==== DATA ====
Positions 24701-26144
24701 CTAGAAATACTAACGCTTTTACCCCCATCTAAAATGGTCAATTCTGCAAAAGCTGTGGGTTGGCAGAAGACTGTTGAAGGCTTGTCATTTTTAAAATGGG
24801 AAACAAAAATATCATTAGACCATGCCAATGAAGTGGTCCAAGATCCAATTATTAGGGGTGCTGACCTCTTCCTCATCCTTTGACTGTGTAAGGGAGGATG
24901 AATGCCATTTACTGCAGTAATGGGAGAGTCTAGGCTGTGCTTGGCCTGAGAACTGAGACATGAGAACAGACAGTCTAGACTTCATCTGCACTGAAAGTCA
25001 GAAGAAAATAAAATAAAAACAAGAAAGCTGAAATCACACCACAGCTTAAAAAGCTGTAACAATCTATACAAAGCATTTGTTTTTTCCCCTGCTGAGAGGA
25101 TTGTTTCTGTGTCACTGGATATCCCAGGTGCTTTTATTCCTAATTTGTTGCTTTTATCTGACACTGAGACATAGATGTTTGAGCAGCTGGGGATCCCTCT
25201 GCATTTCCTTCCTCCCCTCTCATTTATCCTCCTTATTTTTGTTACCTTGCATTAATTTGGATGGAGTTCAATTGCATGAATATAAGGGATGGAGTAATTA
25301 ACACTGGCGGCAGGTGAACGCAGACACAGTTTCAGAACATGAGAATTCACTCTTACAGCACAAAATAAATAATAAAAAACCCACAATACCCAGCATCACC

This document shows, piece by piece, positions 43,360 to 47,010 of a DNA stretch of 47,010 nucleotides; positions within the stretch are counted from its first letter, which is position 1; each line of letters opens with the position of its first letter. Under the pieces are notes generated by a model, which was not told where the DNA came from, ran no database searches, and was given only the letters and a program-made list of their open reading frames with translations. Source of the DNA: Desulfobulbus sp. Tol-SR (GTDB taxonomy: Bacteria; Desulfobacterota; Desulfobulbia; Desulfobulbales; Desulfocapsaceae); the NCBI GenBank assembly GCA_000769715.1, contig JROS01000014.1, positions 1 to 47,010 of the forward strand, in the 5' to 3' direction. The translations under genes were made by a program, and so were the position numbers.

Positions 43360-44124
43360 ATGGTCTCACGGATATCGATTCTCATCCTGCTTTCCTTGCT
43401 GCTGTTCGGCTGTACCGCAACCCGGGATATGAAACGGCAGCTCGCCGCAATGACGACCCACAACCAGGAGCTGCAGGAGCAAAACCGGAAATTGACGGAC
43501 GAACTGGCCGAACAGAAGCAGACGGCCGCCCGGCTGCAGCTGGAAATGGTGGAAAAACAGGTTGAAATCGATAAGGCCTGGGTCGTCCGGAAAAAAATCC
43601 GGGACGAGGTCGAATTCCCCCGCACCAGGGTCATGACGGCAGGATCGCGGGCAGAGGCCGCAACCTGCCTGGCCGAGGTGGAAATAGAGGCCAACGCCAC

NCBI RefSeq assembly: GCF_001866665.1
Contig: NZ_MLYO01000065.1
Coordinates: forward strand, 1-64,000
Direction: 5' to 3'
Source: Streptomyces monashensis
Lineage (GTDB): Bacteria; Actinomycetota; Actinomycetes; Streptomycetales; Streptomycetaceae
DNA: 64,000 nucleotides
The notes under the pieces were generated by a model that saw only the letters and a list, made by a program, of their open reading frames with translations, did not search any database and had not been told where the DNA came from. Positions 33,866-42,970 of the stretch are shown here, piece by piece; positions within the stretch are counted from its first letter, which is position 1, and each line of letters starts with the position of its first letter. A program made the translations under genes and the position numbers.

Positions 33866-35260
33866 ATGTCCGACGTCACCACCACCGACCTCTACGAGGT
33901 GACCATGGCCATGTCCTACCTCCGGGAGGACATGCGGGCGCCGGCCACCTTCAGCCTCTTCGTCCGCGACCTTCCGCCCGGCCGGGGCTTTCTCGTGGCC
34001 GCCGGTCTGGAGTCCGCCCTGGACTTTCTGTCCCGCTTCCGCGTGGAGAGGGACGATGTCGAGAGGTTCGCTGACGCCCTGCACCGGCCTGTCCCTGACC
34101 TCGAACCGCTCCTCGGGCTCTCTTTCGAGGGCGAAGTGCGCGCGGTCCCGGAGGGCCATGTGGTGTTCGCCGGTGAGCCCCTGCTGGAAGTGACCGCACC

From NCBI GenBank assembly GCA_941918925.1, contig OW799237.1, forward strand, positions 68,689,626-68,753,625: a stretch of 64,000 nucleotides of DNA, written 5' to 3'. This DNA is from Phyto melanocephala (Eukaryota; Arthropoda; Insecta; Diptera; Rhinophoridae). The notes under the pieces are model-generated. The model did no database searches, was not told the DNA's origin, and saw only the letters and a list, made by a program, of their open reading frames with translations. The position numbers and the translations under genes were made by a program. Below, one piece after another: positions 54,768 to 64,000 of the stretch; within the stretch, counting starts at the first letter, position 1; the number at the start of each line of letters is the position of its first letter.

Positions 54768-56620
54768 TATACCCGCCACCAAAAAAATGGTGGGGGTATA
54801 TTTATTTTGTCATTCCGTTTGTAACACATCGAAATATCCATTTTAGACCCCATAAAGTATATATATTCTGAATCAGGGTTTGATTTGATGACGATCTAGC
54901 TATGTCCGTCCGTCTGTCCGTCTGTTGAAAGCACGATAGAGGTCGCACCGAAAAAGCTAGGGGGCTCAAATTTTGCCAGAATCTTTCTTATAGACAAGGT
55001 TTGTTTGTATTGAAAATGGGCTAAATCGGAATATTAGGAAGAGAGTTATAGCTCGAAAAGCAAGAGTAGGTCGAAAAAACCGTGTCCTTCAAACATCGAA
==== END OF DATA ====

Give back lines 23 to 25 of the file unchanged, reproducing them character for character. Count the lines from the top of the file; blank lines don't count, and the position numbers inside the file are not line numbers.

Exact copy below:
Positions 33866-35260
33866 ATGTCCGACGTCACCACCACCGACCTCTACGAGGT
33901 GACCATGGCCATGTCCTACCTCCGGGAGGACATGCGGGCGCCGGCCACCTTCAGCCTCTTCGTCCGCGACCTTCCGCCCGGCCGGGGCTTTCTCGTGGCC